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Visiting Washington, D.C.
In Event: Border Crossings and Ethical Praxis: Global Educational Pursuits Within and Across Cultures
In this paper, I draw on a case study of a 3-year collaborative partnership in my institution (a high-ranking public Chinese university, at which I am one of the first two full-time, long-term foreign faculty members) with my (Chinese) colleague as part of an international grant-funded network on gender, social justice, and praxis. Using this case study, which has been documented through a series of deliverables for this network, I explore the dis/comforts of engaging in feminist and critical work in this institutional space, particularly how I navigate questions of ethics from these perspectives.
I begin by exploring the challenges and potentialities of “transformative course evaluation” in our context. This concept emerged through the deliverables as highly relevant to our partnership, and is intertwined with issues of ethics around evaluation processes. I consider how can course evaluations be transformative for students and instructors alike? And, how (given all of the differences in our positionalities) can we conceptualize a pluralistic understanding of “transformation” (rooted in the solidarity that we seek to cultivate in our partnership), and which is, beyond that, translatable to our colleagues? I then discuss three additional evaluation issues: a) the current challenges of what “evaluation” means in our institutional context (including how local and foreign students and faculty must re/negotiate such ethical challenges as cameras in the classroom (not unique to our country context)), b) how a conceptualization of “feminist” evaluation can strengthen pedagogical practices, and c) ethical challenges and potentialities of using new modes of evaluation such as QQ and WeChat platforms.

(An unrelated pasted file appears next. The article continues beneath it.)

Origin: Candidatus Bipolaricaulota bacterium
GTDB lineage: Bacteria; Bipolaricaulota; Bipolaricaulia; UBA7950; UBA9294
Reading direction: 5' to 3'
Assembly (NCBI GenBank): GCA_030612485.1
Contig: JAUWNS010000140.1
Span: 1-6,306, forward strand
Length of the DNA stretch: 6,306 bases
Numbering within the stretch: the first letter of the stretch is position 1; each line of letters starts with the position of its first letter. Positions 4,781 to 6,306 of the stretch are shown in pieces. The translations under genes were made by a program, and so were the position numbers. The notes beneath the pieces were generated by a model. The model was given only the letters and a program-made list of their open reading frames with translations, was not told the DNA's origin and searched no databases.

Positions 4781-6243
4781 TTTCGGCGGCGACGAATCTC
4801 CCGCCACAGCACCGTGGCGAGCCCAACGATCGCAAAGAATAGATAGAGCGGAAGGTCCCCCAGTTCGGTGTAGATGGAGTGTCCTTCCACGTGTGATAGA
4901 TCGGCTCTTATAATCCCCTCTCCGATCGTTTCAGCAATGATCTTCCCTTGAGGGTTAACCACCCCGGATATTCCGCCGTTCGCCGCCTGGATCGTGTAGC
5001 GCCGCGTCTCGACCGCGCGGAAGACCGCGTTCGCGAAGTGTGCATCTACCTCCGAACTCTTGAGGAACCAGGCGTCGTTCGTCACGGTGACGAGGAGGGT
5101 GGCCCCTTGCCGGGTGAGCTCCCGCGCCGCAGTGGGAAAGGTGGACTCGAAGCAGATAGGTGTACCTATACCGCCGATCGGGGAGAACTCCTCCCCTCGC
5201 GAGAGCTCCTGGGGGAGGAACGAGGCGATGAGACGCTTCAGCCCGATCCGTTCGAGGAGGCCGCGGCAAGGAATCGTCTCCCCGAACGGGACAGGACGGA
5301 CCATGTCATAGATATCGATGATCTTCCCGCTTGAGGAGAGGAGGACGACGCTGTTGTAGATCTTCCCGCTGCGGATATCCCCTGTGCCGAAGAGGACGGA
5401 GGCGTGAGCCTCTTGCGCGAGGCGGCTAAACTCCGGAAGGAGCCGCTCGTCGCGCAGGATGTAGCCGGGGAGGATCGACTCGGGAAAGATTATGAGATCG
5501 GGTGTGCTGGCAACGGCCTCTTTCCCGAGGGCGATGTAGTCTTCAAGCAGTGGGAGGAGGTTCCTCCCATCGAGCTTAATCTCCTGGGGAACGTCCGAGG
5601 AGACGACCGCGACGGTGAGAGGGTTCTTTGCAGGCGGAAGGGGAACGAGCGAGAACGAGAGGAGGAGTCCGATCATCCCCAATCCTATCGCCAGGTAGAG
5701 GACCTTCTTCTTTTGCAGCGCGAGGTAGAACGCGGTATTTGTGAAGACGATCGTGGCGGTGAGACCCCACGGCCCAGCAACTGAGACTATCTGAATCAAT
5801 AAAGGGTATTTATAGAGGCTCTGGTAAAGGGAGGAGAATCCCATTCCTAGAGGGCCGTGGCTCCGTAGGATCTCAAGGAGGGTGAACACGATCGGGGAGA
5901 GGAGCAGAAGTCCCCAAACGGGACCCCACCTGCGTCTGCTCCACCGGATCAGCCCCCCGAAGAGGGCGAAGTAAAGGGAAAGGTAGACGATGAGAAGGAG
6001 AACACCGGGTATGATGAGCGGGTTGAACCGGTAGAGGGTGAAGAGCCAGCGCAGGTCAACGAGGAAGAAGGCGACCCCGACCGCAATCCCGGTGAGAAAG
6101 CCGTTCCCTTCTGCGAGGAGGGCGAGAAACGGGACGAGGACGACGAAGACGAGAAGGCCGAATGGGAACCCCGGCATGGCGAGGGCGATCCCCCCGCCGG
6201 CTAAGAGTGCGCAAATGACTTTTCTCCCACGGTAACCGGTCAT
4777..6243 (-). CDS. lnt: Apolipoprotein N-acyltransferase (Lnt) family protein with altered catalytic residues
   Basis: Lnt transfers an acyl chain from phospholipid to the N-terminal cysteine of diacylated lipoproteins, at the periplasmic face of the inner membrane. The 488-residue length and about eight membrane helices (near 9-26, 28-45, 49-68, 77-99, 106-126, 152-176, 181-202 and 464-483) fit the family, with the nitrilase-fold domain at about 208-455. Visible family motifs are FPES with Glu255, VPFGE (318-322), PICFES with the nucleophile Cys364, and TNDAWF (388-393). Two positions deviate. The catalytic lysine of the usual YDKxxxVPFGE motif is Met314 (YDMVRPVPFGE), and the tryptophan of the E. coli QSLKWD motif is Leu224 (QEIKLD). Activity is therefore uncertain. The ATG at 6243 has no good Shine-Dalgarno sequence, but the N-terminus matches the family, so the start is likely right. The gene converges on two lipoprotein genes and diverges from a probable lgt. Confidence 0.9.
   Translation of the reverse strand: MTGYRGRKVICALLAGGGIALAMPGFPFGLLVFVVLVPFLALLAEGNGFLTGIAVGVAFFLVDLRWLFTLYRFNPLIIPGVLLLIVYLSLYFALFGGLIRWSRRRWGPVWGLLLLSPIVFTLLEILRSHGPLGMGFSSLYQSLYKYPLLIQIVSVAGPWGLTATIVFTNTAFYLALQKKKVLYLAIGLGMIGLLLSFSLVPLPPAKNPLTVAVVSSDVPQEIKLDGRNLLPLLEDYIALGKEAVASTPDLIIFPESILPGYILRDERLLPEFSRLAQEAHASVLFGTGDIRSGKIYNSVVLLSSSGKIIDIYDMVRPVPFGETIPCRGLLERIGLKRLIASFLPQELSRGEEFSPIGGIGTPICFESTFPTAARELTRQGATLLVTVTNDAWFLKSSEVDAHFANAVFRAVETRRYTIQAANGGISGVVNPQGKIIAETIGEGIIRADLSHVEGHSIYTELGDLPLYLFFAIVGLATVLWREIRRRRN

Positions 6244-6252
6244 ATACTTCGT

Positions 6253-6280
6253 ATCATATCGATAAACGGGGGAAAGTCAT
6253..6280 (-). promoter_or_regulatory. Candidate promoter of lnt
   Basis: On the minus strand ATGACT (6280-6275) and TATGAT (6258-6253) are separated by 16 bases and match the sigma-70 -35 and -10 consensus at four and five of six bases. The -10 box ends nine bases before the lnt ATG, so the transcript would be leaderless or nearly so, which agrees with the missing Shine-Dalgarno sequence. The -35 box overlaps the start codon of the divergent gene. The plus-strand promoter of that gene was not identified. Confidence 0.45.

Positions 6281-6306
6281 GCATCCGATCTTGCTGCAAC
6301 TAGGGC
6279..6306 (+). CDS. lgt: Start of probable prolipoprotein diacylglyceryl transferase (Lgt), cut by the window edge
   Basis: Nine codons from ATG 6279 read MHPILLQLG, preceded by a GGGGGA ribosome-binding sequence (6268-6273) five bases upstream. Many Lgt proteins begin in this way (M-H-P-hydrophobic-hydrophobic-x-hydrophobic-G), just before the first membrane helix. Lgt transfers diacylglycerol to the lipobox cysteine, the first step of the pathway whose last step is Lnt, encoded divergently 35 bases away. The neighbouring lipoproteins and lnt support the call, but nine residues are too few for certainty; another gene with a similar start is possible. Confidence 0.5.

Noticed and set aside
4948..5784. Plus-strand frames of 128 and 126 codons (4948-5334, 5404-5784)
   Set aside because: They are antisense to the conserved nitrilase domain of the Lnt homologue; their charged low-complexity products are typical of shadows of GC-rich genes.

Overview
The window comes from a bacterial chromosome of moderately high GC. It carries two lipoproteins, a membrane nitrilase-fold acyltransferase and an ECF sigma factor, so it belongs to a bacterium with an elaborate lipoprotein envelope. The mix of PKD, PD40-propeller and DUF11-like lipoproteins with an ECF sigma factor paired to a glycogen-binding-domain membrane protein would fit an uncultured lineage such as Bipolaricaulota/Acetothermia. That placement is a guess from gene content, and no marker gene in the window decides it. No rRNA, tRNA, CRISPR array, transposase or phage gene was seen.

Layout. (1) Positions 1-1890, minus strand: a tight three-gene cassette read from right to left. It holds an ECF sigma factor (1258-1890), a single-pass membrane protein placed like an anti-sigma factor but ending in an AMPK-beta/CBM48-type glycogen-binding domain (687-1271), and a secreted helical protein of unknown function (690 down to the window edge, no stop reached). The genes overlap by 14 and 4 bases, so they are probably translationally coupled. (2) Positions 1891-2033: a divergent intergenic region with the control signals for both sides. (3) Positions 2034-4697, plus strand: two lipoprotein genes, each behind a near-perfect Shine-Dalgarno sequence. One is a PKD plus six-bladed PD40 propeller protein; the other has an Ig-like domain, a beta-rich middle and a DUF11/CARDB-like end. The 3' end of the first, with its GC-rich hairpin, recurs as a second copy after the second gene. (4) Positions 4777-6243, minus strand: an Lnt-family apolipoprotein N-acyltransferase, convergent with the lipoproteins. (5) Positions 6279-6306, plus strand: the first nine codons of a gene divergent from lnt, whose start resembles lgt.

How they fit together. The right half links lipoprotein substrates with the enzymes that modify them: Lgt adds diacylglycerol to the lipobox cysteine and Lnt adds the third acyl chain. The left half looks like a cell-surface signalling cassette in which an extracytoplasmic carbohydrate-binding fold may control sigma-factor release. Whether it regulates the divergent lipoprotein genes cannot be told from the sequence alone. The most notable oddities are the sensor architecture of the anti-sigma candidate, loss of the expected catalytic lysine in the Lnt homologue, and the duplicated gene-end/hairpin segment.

Then, moving to a self-assessment of my own pedagogical practices, and drawing on my own course evaluations, I reflect upon how I (re) negotiate issues of “sensitivity” in our institutional context, particularly as they relate to mentoring local and international students both conducting research locally and abroad. I argue that “sensitivity” is a problematic concept, understood in practice to mean many different things – meanings that are often not understood by/visible to students, thus making teaching around ethics highly challenging. I also challenge how both “insiders” and “outsiders” may understand “sensitivity” as a non-navigable deficit in my context. I also discuss the challenges of negotiating a system/teaching students how to negotiate a system in which there are no Institutional Review Board processes.
I conclude by arguing for the importance of centering grassroots (student and/or community-centered) approaches as much as possible in such collaborative faculty work, and consider how doing so “facilitate[es] advancing an interpretation of situations that emphasizes their ‘small culture’ (Holliday, 1999, 237) nature, rather than representing them as evidential of national ‘large culture’ (237) practices”(Hett & Hett 2013, pg. 498). By this I mean that we don’t necessarily set out to seek to theorize larger situations within China, instead seeing our institution as a “small culture” in which, according to the participants, these experiences have had a meaningful impact. I argue that given our institutional location, perhaps our collaboration, given backing by the network, may be able to reverberate in other similar settings.